Recently proposed false discovery rate (FDR) procedures by Benjamini and Hochberg [3] and by Storey [4], do not require resampling. Instead of controlling FWER, the FDR procedures control for a less restrictive measure, FDR, i.e., the expected proportion of truly null hypotheses among all the rejected null hypotheses. FDR can be written as E(V/R), where R is the total number of rejected null hypotheses. Both approaches give strong control of FDR and weak control of FWER. A distinction between Storey's and Benjamini's approaches is that the former incorporates an estimated proportion of truly null hypotheses while the latter assumes all hypotheses are truly null. As a result, the FDR approach of Storey is more powerful as a result [4].
There are few published simulation studies that compare FDR procedures with existing approaches for genomewide association studies. In this work, we will evaluate the power and type I error rate of FDR approach in the context of genomewide association tests with closely spaced markers using the Genetic Analysis Workshop 14 (GAW14) simulated datasets.
Methods
Subjects
We used all 100 simulated replicate datasets of the Danacaa population of GAW14. In each dataset, there were 100 nuclear families, each with an average of 6 members in which at least 2 were affected. There were a total of 1,469 genetic markers used in this study, including 416 microsatellite markers spaced approximately 7 cM apart, 917 SNPs spaced approximately 3 cM apart, and an additional 136 SNPs spaced approximately 0.3 cM apart in the region of disease loci D1, D2, D3, and D4.
In the Danacaa population, only disease loci D1, D2, and D5 (D5 was a marker) were related to the disease status.
Association analyses
A familybased association test (FBAT) was carried out at each genetic marker using the FBAT program http://www.biostat.harvard.edu/~fbat/default.html. In FBAT, a score statistic capturing the covariance between the phenotype and marker genotype is computed and standardized by its mean and variance conditional on the parental marker genotype data to adjust for population admixture. The score statistic is distributed as chisquare with degree of freedom equal to the number of different alleles at the marker minus one.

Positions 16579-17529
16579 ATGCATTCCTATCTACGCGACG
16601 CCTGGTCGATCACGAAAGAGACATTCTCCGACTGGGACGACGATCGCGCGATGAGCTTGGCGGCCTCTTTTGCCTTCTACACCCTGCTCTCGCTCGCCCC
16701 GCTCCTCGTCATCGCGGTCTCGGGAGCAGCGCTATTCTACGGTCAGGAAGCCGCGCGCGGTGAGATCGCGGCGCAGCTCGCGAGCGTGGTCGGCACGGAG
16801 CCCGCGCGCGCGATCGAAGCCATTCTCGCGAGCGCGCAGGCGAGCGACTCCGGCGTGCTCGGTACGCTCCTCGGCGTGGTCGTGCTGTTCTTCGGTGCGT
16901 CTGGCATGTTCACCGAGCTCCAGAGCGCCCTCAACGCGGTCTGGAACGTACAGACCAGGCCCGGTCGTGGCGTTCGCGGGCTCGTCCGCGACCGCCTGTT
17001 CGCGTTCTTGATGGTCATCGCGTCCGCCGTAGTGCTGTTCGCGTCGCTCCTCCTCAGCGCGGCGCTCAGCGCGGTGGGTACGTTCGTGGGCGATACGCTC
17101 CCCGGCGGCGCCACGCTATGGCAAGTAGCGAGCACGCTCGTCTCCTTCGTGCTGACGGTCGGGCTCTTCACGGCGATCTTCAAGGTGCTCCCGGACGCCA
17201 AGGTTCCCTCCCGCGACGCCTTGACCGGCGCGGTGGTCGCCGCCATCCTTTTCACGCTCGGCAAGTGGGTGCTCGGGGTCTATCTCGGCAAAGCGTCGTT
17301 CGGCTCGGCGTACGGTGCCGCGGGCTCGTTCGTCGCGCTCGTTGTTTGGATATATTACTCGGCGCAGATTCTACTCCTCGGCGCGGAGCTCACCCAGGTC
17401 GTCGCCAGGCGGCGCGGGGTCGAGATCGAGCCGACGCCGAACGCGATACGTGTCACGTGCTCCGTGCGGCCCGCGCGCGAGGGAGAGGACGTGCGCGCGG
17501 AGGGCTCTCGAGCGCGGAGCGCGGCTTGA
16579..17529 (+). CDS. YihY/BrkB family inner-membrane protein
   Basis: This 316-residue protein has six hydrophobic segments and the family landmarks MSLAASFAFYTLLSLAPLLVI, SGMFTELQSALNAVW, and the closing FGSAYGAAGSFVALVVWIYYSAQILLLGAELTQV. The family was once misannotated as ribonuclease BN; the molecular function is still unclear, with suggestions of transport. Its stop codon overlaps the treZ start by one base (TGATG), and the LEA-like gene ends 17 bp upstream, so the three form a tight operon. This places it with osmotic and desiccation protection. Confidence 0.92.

FDRadjusted pvalue: qvalue
To adjust for multiple testing, for each dataset all the pvalues from FBAT tests for each dataset were input into the QVALUE program http://faculty.washington.edu/~jstorey/qvalue/index.html to compute FDR adjusted pvalues, called qvalues. The qvalue of the j^{th} test with pvalue p_{ j }is defined as , and is the estimated proportion of truly null hypotheses; m is the total number of hypothesis tests. Because the pvalues of truly null hypotheses are uniformly distributed, one can imagine that most of the large pvalues, say, p > λ, are corresponding to truly nulls. Thus, π_{0} can be estimated as , where λ is chosen using a smoother method or a bootstrap method to balance the bias and variance of [4]. A null hypothesis will be rejected if the corresponding qvalue is less than or equal to α.
Estimation of FDR, FWER, and power
FDR, FWER, and power were estimated using the results of the 100 simulated datasets. To evaluate FWER when all the null hypotheses are true (i.e., m_{0} = m, where m_{0} = π_{0}·m is the number of truly null hypotheses), we used an arbitrary phenotype, that was a random 0–1 variable not associated with any marker. To evaluate the power and FWER when not all null hypotheses are true (i.e., m_{0} <m), we used disease status as the phenotype in the analyses.
Results
FDR of Storey's FDR approach
Estimated FDR for Storey's FDR approach. Estimated FDR when none of the SNPs associated with the phenotype (m_{0} = m) and when some of the SNPs associated with the phenotype (m_{0} <m) based on the 100 simulated datasets.
α  FDR^{a}  

m_{0} = m  m_{0} <m  
0.01  0.01  0.01 
0.05  0.08  0.09 
0.1  0.15  0.15 
0.15  0.20  0.19 
FWER of Bonferroni and Storey's FDR approaches
Estimated FWER of Bonferroni and Storey's FDR approaches. Estimated FWER when none of the SNPs associated with the phenotype (m_{0} = m) and when some of the SNPs associated with the phenotype (m_{0} <m) based on the 100 simulated datasets.